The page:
Acoustic Shock

Acoustic Shock

Acoustic Shock is entirely distinct from conventional Noise Induced Hearing Loss (NIHL) which is generally caused by prolonged or repeated exposure over a significant period of time (usually years). It is often confused with Acoustic Trauma which is also a form of conventional hearing loss, usually produced by loud impulses, but without necessarily a "shock" value. Conventional NIHL is covered by the Control of Noise at Work Regulations.

Acoustic Shock is very different. The "shock" element is as important as the noise level of the incident and it is the unexpected nature of it that is largely responsible for the adverse effects. Cases often rely on a lot of other evidence as the sudden nature of the incident can rarely be replicated for analysis.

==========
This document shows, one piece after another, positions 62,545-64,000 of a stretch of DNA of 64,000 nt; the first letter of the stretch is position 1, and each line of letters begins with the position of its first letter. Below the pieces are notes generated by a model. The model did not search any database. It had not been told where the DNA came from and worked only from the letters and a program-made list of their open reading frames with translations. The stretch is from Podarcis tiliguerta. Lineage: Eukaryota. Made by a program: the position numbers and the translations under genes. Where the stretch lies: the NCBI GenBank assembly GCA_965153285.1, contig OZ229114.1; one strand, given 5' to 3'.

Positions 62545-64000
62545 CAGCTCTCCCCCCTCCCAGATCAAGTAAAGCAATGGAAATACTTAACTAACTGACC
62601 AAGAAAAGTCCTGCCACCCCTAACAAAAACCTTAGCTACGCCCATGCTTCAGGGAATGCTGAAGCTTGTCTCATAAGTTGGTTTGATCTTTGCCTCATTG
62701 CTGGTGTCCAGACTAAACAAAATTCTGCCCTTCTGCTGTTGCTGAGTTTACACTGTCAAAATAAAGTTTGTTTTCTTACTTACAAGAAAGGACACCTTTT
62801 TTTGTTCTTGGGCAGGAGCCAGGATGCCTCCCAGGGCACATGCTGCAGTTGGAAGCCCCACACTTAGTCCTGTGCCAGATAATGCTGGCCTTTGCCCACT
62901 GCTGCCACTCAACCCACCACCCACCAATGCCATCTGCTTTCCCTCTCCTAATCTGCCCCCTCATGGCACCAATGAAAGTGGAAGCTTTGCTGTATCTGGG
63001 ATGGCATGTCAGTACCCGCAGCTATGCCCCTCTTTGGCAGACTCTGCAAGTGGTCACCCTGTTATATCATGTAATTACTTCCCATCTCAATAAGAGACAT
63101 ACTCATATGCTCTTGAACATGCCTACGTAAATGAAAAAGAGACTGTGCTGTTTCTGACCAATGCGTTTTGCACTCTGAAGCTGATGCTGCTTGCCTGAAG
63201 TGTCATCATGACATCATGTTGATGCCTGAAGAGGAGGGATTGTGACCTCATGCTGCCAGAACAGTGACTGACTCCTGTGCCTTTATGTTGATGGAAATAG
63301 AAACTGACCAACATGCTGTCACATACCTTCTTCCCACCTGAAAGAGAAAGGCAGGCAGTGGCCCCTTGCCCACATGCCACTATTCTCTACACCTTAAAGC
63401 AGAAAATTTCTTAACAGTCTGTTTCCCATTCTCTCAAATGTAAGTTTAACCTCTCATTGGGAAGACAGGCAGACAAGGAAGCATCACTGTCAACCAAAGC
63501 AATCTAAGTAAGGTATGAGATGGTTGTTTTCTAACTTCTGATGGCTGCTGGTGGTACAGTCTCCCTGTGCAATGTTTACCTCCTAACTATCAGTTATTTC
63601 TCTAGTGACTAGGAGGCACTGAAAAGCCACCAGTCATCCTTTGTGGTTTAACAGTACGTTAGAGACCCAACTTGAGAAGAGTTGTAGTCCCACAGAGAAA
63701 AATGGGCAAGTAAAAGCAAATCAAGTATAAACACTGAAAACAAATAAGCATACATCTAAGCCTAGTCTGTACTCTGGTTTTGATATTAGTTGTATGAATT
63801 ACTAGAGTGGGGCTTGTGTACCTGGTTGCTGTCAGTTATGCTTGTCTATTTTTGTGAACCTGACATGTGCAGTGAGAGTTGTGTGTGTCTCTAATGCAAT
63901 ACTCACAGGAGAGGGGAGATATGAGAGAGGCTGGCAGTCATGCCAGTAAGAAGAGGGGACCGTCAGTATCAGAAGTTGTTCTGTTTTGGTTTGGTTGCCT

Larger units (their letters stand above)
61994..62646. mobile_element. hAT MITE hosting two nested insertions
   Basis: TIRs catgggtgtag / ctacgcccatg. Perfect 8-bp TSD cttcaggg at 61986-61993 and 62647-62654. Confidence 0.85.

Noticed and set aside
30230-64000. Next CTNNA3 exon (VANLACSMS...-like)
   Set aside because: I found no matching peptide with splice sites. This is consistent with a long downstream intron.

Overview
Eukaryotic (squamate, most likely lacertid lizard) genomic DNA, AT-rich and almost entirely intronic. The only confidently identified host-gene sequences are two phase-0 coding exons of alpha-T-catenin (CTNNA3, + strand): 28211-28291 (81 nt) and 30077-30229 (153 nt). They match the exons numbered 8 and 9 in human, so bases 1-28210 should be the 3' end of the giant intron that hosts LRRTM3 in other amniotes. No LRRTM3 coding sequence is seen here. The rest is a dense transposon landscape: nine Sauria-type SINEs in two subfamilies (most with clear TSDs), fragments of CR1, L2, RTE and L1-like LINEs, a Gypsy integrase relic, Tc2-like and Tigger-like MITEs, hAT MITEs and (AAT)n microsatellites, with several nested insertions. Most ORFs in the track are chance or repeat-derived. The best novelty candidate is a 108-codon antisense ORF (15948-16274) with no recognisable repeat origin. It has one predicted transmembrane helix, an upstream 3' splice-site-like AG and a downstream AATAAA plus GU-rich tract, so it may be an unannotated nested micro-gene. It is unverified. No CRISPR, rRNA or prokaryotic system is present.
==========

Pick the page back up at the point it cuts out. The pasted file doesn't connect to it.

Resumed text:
Acoustic Shock is traditionally referred to as a call centre phenomenon through headsets, and often described as short duration, with a rapid attack/rise time (ie. sudden), usually high frequency and always unexpected. In call centres it is often referred to as “feedback”, mainly due to the shrieking nature of the sound, rather than the actual source. However, despite being primarily associated with the call centre headsets, there is no reason why the causes of Acoustic Shock should not occur in many other settings.

There is no consistent threshold of noise that can trigger Acoustic Shock, but evidence suggests levels of 82 to 120 dB at the eardrum. These are not particularly high levels of noise (the ear canal has an amplifying effect so, very roughly, 82 to 120 dB at the eardrum would be around 72 to 110 outside the ear). The point is the suddenness of the sound and the “shock” reaction it can produce.